(The writer is a Reuters contributor. The opinions expressed
are his own.)
By Chris Taylor
NEW YORK, July 23 Lauren Greutman felt sick.
She and her husband Mark were about $40,000 in debt, and
were having trouble paying their monthly bills. As recent
homebuyers, the couple from Syracuse, New York, were already
underwater on the mortgage and getting by on one income as
Lauren focused on being a stay-at-home mom.
"We were in a really bad financial position, and just didn't
have the money to make ends meet," remembers Greutman, now 33
and a mom of four.
There was one pot of money just sitting there: Their son's
college savings, about $6,500 at the time. That is when they had
to make a decision that no parent ever wants to make.
"We had to pull money out of the account, in order to keep
the electricity on and pay the water bill," she says. "We
thought long and hard about it and felt almost dishonest. But it
was either leave it in there, or pay the mortgage and be able to
It is a moral quandary faced by parents in dire financial
straits: Treat your kids' college savings - often housed in
so-called 529 plans - as a sacred lockbox, or as a ready source
of funds that may be tapped when necessary.
Precise figures are not available, since those making
529-plan withdrawals do not have to notify administrators
whether the funds are being used for qualified higher education
expenses, according to the College Savings Plans Network. That
is a matter between the account owner and the Internal Revenue
TIAA-CREF, which administrates many 529 plans for states,
estimates that between 10 percent to 20 percent of plan
withdrawals are non-qualified and not being used for their
intended purpose of covering educational expenses.
It is never a first option to draw college money down early,
of course. Private four-year colleges cost an average $30,094 in
tuition and fees for 2013/14, according to the College Board.
Since that number will presumably rise much more once your
toddler graduates from high school, parents need to be stocking
those financial cupboards rather than emptying them out.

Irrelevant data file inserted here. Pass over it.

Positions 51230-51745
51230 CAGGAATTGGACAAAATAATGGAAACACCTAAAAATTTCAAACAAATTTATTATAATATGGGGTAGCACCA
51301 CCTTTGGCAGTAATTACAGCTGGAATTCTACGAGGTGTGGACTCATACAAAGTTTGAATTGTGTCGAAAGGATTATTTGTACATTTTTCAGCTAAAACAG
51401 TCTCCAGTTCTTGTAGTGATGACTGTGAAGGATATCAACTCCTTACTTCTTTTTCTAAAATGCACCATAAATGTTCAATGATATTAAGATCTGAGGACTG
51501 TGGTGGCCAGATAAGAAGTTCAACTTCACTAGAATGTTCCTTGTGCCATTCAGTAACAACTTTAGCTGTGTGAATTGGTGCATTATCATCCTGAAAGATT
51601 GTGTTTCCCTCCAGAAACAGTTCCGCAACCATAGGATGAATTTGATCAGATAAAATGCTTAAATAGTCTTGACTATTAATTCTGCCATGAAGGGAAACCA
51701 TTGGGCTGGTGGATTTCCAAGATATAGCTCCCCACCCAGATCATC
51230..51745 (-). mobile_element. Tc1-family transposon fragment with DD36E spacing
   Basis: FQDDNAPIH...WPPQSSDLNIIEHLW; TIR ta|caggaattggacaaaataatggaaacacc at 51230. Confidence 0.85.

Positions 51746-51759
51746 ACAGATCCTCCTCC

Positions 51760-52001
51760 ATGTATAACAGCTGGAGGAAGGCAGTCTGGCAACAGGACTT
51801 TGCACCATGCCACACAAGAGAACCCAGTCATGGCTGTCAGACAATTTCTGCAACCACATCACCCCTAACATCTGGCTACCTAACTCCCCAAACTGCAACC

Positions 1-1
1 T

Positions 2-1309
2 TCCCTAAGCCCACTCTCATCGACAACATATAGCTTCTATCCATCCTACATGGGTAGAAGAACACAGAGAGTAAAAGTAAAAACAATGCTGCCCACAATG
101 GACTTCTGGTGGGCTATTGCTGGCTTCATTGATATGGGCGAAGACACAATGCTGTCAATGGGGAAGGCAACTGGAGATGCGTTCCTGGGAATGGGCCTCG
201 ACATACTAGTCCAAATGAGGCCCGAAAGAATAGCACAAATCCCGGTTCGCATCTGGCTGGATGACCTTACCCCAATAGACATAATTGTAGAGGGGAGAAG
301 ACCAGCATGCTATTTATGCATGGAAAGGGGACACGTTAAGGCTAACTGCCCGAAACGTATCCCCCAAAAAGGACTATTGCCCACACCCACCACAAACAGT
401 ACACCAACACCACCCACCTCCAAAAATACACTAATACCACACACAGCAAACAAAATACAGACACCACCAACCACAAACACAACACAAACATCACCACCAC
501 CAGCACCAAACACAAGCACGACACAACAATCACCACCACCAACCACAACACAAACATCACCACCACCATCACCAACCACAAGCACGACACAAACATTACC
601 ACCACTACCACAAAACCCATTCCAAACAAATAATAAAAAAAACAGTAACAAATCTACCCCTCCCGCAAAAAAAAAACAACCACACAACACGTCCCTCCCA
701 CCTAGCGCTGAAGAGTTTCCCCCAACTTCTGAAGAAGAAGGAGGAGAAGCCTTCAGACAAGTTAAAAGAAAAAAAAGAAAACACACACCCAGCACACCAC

Joe Hurley, the so-called "529 Guru" and founder of
Savingforcollege.com, has a message for stressed-out parents:
Don't beat yourselves up about it.
"The plans were designed to give account owners flexible
access to their funds," Hurley says. "I imagine parents would
feel some guilt. But I don't think they should. After all, it is
PENALTIES ON EARNINGS
Keep in mind, though, that there are often significant
financial penalties involved. Lauren Greutman managed to avoid
them, since at that time she was using a simple savings account
to stash her son's college funds.
With 529 plans, though, it is another story. With
non-qualified distributions, in most cases you are looking at a
10 percent penalty on earnings. Withdrawn earnings will also be
treated as income on your tax return, and if you took a state
tax deduction on the original money, withdrawn contributions
often count as income as well.
Not ideal, of course. But if your other option for emergency
funds is to raid your own retirement accounts, tapping college
savings is a last-ditch avenue to consider. Not only because you
do not want to blow up your own nest egg but because it could
make relative tax sense. As the saying goes, you can borrow
money for college, but not for retirement.
"If you think about it, a parent who has a choice between
tapping the 529 and tapping a retirement account might be better
off tapping the 529," says James Kinney, a planner with
Financial Pathway Advisors in Bridgewater, New Jersey.
If the account is comprised of 30 percent earnings, then
only 30 percent would be subject to tax and penalty, Kinney
explains. And that compares favorably to a premature
distribution from a 401(k) or IRA, where 100 percent of the
distribution will be subject to tax plus penalty.
Lauren Greutman's story has a happy ending. She and her
husband made a pledge at the time to restock their son's college
savings as soon as they were financially able. It is a pledge
they kept: Now 8 years old, their son has a healthy $12,000
growing in his account.
She even runs a site about budgeting and frugal living at
iamthatlady.com. Still, the wrenching decision to tap college
savings certainly was not easy - especially since other family
members had contributed to that account as well.
"We tried to take emotion out of it, even though we felt so
bad," Greutman says. "Since we didn't have money for groceries
at that point, we knew our family would understand."
(Follow us @ReutersMoney or here;
Editing by Lauren Young and Lisa Shumaker)